Spotlight 1

Chubby Wolf
Cuni & Durand
FareWell Poetry
Field Rotation
Keith Freund
Buckminster Fuzeboard
Harley Gaber
Richard Ginns
Jenny Hval
Jasper TX
Kenneth Kirschner
The Last Hurrah!!
The Lickets
Mat Playford
Salt Lake Electric Ens.
Will Samson
Janek Schaefer
Phillip Schroeder
Nicholas Szczepanik
Kanazu Tomoyuki
Luigi Turra
Watson & Davidson

Compilations / Mixes
Bleak Wilderness Of Sleep
Lee Curtiss
Deep Medi Volume 3
Goldmann & Johannsen
Priestley & Smith
SM4 Compilation

Bop Singlayer
Margaret Dygas
Golden Gardens
I Am A Vowel
Dana Ruh

The Foreign Exchange

y0t0: Uriarra Road

Issued (in a digital format only) on the Fluid Radio sub-label Facture, Uriarra Road is the debut full-length by Charles Sage under the y0t0 name—Year Of The Ox, if you prefer—and the first full-length outing by Sage sans Hessien collaborator Tim Martin. Taking its inspiration from the 1988 Australian film In the Winter Dark, the album presents a narrative of sorts albeit in instrumental form, with the story centering on the decline of an outback town as the evacuation of industry threatens the survival of its aging populace. The album would appear to be less a literal soundtrack than a conceptual springboard for Sage's musings on the film's themes and content; certainly the despairing mood suggested by its story is captured not only in the brooding music that appears throughout but in track titles such as “Children Overboard” and “Requiem For Ida's Dream.” Using field recordings, processed guitars, and electronica treatments, Sage creates a long-form, multi-chaptered nightscape that fits snugly into the ambient-drone soundscaping genre, even if its focus on extremes of despair and hope makes it seem a rather more overtly emotional example of the form. In the opener “Black Ice,” a gentle piano motif is heard alongside loud crackle emanating from a layer of frozen, coal-black earth, the combination a foreshadowing of light-dark contrasts that will surface in some of the album's subsequent material. A subtle undercurrent of disturbance creeps into the otherwise peaceful and dreamlike “Ida's Dream,” while gentle guitar strums add an air of hopefulness to “Requiem For Ida's Dream” and “2:55am” conjures a hazy ambiance appropriate to the time indicated.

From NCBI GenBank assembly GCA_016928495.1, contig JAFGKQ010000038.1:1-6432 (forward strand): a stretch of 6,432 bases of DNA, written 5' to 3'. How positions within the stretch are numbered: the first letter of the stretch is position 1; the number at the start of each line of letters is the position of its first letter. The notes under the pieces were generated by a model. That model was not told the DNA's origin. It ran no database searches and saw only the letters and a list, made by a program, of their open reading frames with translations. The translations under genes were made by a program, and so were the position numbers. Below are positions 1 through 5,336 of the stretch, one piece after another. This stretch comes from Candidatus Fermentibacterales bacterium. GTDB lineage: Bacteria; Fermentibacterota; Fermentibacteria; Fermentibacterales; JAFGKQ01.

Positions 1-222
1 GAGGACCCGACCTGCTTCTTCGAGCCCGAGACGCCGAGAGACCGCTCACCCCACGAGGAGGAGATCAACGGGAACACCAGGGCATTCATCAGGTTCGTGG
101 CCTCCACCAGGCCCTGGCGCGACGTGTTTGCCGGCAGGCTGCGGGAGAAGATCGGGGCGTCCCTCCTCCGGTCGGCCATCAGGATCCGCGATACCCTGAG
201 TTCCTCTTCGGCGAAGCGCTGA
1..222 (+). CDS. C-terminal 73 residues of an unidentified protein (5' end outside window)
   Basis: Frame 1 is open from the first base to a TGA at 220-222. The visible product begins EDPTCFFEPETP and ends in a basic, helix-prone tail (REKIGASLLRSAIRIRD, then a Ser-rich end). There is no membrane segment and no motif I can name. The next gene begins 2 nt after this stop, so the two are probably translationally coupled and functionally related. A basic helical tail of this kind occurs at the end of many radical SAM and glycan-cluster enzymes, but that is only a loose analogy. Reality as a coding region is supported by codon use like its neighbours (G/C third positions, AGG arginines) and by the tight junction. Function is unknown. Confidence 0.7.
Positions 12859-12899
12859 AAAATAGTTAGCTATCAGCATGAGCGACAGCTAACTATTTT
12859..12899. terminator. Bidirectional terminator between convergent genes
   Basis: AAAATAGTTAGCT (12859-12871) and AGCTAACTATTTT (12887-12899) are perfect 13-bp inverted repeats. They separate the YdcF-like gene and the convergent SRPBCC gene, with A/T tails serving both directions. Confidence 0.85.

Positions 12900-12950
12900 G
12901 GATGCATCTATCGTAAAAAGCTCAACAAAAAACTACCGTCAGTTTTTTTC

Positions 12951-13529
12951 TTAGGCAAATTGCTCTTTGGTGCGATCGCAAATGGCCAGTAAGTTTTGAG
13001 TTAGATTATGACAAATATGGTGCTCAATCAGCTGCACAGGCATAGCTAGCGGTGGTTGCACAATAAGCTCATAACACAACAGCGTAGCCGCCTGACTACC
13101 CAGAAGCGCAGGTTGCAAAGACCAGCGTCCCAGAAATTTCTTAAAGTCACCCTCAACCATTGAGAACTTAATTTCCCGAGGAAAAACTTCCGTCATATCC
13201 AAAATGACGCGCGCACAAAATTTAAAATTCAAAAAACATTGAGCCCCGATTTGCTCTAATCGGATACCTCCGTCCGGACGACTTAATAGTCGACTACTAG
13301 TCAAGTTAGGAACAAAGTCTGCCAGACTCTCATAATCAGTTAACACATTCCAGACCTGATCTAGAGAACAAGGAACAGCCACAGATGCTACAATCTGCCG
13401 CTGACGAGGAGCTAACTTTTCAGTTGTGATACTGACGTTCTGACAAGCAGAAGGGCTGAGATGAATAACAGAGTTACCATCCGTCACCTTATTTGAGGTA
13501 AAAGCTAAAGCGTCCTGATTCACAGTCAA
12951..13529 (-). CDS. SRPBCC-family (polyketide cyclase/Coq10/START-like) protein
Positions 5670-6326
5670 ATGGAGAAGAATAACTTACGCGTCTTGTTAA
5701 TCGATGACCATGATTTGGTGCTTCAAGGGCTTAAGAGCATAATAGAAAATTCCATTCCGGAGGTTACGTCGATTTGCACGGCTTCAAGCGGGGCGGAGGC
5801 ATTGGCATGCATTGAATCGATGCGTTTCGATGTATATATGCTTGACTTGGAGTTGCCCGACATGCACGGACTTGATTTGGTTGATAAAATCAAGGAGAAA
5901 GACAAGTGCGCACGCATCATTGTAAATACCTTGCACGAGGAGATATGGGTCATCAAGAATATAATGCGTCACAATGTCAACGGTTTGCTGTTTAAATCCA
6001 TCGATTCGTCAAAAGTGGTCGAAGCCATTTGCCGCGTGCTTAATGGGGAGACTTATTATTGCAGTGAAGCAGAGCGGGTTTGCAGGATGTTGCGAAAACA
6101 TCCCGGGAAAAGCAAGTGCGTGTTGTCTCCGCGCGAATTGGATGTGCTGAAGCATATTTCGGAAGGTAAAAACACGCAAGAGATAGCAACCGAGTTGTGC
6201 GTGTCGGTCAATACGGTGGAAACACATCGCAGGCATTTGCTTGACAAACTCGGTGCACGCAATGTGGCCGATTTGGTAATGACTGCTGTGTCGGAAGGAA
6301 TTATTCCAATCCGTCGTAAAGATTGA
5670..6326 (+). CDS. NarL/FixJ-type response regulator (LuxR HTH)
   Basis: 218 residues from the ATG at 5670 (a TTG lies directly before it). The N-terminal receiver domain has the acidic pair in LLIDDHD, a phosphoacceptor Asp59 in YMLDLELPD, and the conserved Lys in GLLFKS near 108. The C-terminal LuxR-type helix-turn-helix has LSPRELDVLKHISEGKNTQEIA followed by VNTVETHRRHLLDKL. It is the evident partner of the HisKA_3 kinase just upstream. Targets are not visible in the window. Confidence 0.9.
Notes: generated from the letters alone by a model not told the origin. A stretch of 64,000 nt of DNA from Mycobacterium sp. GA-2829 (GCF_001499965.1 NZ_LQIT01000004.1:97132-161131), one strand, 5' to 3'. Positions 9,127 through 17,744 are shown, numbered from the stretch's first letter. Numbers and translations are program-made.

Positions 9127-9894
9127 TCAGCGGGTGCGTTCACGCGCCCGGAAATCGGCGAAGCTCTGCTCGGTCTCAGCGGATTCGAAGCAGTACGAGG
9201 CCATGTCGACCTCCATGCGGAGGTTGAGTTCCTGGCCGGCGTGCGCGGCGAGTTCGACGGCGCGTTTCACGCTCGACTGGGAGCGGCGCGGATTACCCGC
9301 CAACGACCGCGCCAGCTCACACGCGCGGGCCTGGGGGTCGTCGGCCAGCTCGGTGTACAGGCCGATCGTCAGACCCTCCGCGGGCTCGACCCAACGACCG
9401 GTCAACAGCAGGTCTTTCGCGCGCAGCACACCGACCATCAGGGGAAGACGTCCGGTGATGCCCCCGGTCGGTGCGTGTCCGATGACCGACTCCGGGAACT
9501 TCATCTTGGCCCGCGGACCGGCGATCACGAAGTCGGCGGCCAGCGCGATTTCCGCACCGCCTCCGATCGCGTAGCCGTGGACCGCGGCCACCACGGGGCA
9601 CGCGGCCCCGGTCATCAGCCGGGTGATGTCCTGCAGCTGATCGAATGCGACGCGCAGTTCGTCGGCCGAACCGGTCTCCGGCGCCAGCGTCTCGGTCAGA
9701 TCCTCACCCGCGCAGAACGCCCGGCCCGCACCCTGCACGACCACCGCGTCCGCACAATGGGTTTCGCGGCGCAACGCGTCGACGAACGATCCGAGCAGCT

Sage brings an inspired sequencing concept to the recording by alternating his own originals with remixes by Spheruleus, Jasper TX, Field Rotation, Seaworthy, Relmic Statute, Downliners Sekt, and Manchester duo Ghosting Season (aka Worriedaboutsatan). It's not entirely clear whether the guests are remixing a common track called “Uriarra Road” (not included as one of Sage's own originals, by the way), drawing upon the album material as a whole to create their tracks, or contributing original pieces. Regardless, they collectively perpetuate the album's overall dark tone, and follow the lead established by Spheruleus (Harry Towell), whose version is a haunted evocation of dramatic sweep filled with shuddering tones and field recording sounds—scrapes and clanks, vehicles motoring down the highway—taken from the urban-industrial environment. Though still brooding, the Field Rotation version is a slightly more stripped-down ambient-drone affair that Christoph Berg peppers with the same field recording sounds heard in the Spheruleus treatment. Tremolo-laden figures and dense textural buildups dominate the slow-motion meditation by Jasper TX (Dag Rosenqvist), while traffic noises and tremolo effects are prominently heard during David Horner's Relmic Statute version, in addition to clicking beats—a sound heard rarely on this collection, though Gavin Miller and Tom Ragsdale also animate their Ghosting Season version with a muffled 4/4 pulse. True to form for Fluid Radio, the presentation of the release reflects an attention to detail that lifts it above the norm, with the music complemented by a short film for one track by Antonymes, a PDF artwork booklet, and individual artwork for each track. Think of Uriarra Road as sixty-eight-minutes and fourteen tracks of brooding, cinematic soundscaping tailor-made for the night's darkest moments.

September 2011